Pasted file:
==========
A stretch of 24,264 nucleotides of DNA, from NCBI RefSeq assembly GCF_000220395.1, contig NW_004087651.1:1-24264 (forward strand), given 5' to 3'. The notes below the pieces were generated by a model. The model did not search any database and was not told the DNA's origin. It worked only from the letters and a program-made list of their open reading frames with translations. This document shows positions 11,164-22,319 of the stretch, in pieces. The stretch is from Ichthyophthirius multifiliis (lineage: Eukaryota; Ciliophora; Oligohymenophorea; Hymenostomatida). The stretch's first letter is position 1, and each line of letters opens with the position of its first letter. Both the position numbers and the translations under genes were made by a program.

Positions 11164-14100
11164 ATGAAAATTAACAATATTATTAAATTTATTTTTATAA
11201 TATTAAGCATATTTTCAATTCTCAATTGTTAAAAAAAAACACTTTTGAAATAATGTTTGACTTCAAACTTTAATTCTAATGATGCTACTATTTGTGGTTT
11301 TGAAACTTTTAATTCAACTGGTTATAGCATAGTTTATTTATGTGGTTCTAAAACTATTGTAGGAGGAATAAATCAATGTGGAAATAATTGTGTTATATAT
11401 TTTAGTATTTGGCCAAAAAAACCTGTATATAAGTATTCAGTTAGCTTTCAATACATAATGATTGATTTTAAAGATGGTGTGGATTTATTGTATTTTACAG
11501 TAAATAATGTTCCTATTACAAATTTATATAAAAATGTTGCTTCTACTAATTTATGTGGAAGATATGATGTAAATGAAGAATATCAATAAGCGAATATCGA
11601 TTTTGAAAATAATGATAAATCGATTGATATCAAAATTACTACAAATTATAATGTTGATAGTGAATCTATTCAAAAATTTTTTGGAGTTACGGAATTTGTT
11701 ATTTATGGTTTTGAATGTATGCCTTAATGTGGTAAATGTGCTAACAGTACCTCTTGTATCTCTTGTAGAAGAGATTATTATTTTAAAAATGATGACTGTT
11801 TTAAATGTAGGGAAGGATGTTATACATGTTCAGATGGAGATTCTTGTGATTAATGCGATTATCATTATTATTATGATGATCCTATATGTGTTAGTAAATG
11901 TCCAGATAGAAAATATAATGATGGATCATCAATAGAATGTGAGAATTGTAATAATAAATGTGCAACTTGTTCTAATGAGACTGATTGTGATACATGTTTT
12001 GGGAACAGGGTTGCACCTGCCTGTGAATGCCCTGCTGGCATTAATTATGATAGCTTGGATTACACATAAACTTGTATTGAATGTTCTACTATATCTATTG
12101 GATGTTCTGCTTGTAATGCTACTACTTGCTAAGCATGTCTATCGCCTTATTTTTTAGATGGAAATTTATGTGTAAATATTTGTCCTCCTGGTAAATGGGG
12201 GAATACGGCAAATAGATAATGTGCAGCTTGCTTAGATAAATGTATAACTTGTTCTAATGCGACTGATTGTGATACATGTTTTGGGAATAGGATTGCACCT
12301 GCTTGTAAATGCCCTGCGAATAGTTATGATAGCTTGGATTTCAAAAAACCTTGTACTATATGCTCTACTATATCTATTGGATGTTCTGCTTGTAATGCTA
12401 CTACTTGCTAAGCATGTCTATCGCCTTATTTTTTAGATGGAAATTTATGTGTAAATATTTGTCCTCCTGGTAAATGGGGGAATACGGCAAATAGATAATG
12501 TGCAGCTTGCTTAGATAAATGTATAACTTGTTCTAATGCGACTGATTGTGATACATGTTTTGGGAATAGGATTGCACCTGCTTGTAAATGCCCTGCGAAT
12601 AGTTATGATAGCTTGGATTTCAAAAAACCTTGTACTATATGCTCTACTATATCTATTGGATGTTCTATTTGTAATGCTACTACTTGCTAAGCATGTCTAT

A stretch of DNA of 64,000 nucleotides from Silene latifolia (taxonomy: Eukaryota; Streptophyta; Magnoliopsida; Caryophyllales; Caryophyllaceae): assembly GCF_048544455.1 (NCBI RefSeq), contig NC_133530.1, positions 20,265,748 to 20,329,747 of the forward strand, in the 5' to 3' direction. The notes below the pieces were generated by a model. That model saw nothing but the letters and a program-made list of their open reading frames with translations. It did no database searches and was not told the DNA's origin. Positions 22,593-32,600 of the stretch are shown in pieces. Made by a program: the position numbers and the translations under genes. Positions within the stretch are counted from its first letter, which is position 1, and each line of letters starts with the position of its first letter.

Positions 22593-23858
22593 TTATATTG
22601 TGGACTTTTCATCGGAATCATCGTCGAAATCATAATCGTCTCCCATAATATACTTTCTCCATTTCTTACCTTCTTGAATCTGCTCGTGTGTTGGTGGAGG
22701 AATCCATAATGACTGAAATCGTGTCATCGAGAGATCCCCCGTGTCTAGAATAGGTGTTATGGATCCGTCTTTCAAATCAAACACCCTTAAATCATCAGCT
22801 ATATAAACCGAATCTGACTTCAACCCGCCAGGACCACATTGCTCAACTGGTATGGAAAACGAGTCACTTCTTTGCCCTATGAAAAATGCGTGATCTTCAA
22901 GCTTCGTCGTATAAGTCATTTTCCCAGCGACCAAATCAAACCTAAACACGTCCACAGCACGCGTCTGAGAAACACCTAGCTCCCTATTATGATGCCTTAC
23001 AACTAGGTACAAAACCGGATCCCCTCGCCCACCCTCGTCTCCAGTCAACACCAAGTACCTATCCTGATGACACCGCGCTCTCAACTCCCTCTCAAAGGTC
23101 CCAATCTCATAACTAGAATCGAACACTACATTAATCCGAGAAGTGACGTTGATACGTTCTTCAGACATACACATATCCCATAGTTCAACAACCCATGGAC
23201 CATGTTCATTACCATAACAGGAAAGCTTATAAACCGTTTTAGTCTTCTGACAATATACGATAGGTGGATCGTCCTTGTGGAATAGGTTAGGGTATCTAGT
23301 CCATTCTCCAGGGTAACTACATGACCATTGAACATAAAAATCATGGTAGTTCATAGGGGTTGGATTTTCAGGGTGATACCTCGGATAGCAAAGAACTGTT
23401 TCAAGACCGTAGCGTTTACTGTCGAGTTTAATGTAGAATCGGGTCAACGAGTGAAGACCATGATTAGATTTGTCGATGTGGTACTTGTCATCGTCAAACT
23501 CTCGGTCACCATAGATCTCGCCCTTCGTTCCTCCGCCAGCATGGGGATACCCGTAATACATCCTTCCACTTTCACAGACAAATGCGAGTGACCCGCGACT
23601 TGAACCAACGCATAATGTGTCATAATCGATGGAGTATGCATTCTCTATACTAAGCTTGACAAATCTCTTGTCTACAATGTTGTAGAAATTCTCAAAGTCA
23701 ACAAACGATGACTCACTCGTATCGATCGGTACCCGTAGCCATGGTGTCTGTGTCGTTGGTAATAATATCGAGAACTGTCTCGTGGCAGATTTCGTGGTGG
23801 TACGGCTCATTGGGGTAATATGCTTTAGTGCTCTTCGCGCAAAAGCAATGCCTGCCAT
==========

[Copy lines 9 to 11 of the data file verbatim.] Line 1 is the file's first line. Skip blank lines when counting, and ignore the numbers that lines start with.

11701 ATTTATGGTTTTGAATGTATGCCTTAATGTGGTAAATGTGCTAACAGTACCTCTTGTATCTCTTGTAGAAGAGATTATTATTTTAAAAATGATGACTGTT
11801 TTAAATGTAGGGAAGGATGTTATACATGTTCAGATGGAGATTCTTGTGATTAATGCGATTATCATTATTATTATGATGATCCTATATGTGTTAGTAAATG
11901 TCCAGATAGAAAATATAATGATGGATCATCAATAGAATGTGAGAATTGTAATAATAAATGTGCAACTTGTTCTAATGAGACTGATTGTGATACATGTTTT